Comparison of Effect of Postoperative Cyclosporine A 2% Ophthalmic Emulsion and Betamethasone Eye Drop on Surgical Success of Trabeculectomy Procedure

Overview

Glaucoma is one of the leading causes of blindness worldwide and trabeculectomy is the most commonly performed operation to slow-down the disease progression. In this study, we compare the effect of topical cyclosporine A and betamethasone eye drops on the postoperative course and surgical success of trabeculectomy.

Full Title of Study: “Comparison of Effect of Cyclosporine Ophthalmic Emulsion 2% and Betamethasone Eye Drop on Intraocular Pressure, Conjunctival Hyperemia and Subjective Dry Eye Symptoms Following Trabeculectomy in Open Angle Glaucoma Patients”

Study Type

  • Study Type: Interventional
  • Study Design
    • Allocation: Randomized
    • Intervention Model: Parallel Assignment
    • Primary Purpose: Treatment
    • Masking: Quadruple (Participant, Care Provider, Investigator, Outcomes Assessor)
  • Study Primary Completion Date: November 2014

Detailed Description

Trabeculectomy is still the most popular filtering surgery for glaucomatous patients. In this type of surgery, postoperative care and management is highly important for surgical success. A principle component of postoperative regimen is anti-inflammatory medications. However, corticosteroid eye drops, the most frequently used agents, have some side effects, including raising intraocular pressure.

Cyclosporine A could be an interesting alternative, because not only it has acceptable anti-inflammatory effect and could reduce some ocular surface problems, but also it has minimal direct effect on intraocular pressure. In this study, we will compare the effect of topical cyclosporine A and betamethasone on surgical outcome and postoperative course of trabeculectomy patients.

The study is a prospective study to compare the effect of topical betamethasone and cyclosporine A on postoperative findings of glaucoma patients, undergoing trabeculectomy surgery.

In this study, trabeculectomy patients, who fulfill the study criteria, will be randomized to either study group and follow-up visits will be done in a masked fashion. In each visit, a detailed history taking and eye examination will be done by an examiner unaware of study group. A third party would do data control for patient safety. At the conclusion of the study, the data of the two groups would be compared. All human research ethical codes are strictly respected and the Ethical Committee of the University has an ongoing inspection on all study steps.

We hypothesize that cyclosporine A could provide better inflammation and intraocular pressure control and may enhance surgical success rate. However, our null hypothesis is that the result in study groups will not differ statistically significantly.

Interventions

  • Drug: Cyclosporine
    • In study arm, ophthalmic emulsion of cyclosporine A 2% will be prescribed in postoperative phase.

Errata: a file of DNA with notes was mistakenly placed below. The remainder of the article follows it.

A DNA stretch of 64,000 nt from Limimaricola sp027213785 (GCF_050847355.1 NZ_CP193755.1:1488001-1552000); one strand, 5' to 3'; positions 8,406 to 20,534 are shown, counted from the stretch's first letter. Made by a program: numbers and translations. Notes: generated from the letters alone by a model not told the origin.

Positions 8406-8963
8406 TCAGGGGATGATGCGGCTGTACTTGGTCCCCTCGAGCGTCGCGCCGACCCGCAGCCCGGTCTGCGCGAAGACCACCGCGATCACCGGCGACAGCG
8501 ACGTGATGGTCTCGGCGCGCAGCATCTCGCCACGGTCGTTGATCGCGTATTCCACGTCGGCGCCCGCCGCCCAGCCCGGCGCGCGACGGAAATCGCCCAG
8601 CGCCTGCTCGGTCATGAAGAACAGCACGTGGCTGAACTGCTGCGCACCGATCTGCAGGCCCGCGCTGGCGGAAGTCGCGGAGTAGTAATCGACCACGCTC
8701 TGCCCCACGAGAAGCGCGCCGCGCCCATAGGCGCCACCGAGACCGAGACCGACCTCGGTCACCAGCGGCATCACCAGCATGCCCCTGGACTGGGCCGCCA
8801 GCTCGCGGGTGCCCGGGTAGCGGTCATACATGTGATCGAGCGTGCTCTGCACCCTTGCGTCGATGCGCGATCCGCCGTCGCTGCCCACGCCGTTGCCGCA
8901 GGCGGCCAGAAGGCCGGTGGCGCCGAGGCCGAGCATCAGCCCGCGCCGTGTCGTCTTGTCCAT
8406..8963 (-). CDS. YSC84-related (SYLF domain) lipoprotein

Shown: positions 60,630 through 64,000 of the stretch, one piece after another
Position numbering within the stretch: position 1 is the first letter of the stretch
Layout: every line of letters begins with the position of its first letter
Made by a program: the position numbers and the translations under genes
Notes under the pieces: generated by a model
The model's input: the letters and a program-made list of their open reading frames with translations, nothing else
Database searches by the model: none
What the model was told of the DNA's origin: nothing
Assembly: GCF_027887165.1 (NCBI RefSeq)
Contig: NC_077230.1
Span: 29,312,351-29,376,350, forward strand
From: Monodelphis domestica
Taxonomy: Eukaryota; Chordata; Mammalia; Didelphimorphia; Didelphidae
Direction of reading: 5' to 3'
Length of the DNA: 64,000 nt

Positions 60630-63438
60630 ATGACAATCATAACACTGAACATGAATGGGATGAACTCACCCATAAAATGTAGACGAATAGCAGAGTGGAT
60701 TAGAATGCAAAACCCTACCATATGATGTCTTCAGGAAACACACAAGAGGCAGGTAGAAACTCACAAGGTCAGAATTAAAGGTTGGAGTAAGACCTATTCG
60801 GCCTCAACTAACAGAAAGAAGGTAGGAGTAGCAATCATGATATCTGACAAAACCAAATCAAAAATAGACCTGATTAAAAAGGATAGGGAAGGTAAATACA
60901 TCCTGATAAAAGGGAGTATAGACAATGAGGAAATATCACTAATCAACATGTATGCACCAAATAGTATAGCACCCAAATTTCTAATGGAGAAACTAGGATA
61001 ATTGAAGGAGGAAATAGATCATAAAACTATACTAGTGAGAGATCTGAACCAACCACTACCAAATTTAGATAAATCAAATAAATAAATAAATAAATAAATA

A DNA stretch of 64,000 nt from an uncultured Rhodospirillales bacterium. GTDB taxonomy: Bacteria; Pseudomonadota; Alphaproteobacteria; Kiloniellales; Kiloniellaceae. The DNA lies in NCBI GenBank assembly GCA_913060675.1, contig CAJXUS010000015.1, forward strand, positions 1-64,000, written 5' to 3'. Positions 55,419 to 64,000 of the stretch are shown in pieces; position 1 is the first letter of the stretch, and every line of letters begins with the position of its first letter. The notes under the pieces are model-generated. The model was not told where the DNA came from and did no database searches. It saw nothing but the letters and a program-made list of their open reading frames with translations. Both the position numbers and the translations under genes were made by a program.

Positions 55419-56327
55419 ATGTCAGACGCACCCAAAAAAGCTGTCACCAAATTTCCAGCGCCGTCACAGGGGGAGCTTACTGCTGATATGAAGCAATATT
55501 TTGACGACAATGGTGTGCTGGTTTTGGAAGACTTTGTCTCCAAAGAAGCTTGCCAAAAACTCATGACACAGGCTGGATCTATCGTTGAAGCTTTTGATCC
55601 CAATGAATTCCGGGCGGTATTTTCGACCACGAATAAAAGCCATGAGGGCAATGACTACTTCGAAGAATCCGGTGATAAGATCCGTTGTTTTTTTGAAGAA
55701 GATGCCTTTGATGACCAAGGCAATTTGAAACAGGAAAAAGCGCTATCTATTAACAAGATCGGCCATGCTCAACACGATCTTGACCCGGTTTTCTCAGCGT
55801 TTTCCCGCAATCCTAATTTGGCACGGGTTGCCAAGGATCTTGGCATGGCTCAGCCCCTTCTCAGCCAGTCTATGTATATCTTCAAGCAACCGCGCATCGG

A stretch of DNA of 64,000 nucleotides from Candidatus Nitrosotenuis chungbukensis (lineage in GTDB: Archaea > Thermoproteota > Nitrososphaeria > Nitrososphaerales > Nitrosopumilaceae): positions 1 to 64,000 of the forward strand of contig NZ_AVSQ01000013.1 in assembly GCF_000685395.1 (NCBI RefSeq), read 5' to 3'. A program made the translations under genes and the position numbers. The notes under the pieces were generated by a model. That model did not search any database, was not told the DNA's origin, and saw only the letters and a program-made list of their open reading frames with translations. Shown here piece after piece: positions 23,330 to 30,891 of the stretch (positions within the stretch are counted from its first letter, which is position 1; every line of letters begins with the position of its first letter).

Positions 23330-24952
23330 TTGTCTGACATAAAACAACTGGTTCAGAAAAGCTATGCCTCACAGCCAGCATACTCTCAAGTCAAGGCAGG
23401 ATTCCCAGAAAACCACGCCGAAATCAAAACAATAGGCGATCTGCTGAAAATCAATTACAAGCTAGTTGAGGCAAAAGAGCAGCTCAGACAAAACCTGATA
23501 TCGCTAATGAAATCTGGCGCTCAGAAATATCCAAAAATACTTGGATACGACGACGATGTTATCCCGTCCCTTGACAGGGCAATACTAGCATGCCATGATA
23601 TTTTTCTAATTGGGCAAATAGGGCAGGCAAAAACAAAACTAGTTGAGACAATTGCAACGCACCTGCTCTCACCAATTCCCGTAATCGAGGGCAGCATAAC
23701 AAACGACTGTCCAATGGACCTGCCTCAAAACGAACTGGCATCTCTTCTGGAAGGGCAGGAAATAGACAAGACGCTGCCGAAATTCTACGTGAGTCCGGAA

• Drug: Betamethasone
    • In control arm, betamethasone eye drop will be prescribed in postoperative period.

Arms, Groups and Cohorts

  • Experimental: Cyclosporine
    • In the first postoperative day following a standard, fornix-based trabeculectomy, ophthalmic emulsion of Cyclosporine A, 2%, every 4 hours for the first postoperative week and every 6 hours for the next 3 weeks will be prescribed for the patients.
  • Active Comparator: Betamethasone
    • In the first postoperative day following a standard, fornix-based trabeculectomy, betamethasone eye drop, every 4 hours for the first postoperative week and every 6 hours for the next 3 weeks will be prescribed for the patients.

Clinical Trial Outcome Measures

Primary Measures

  • Intraocular Pressure (IOP)
    • Time Frame: Up to 6 months after surgery
    • Each month following trabeculectomy, intraocular pressure will be measured using Goldmann Applanation Tonometer.
  • Bleb morphology
    • Time Frame: Up to 6 months after surgery
    • Bleb morphology according to IBAGS grading system, based on clinical examination and slit-lamp photography.
  • Subjective dry eye symptoms
    • Time Frame: Up to 6 months after surgery
    • Subjective symptoms of dry eye, reported by patients, and gathered using a standardized questionnaire.

Secondary Measures

  • Surgical success rate
    • Time Frame: 6 month after surgery
    • The surgical success rate of trabeculectomy in each study arm.
  • Complications
    • Time Frame: Up to 6 months after surgery
    • Any complication observed during study period, reported by patient or examiner.
  • Visual acuity
    • Time Frame: Up to 6 months after surgery
    • LogMAR visual acuity, measured on every postoperative visit.

Participating in This Clinical Trial

Inclusion Criteria

  • POAG patient with insufficient IOP control on maximal tolerable medical therapy (MTMT), undergoing primary trabeculectomy with MMC augmentation.

Exclusion Criteria

  • Age <20 years
  • History of previous ocular surgery in the same eye;
  • Candidate for combined surgery;
  • Pregnancy;
  • Breast feeding;
  • Monocular subject;
  • Allergy to any topical antiglaucoma medication or cyclosporine

Gender Eligibility: All

Minimum Age: 20 Years

Maximum Age: N/A

Are Healthy Volunteers Accepted: No

Investigator Details

  • Lead Sponsor
    • Mashhad University of Medical Sciences
  • Provider of Information About this Clinical Study
    • Principal Investigator: Ramin Daneshvar, MD, Dr. Ramin Daneshvar – Mashhad University of Medical Sciences
  • Overall Official(s)
    • Ramin Daneshvar, MD, MSc, Principal Investigator, Eye Research Center, Cornea Research Center, Mashhad University of Medical Sciences

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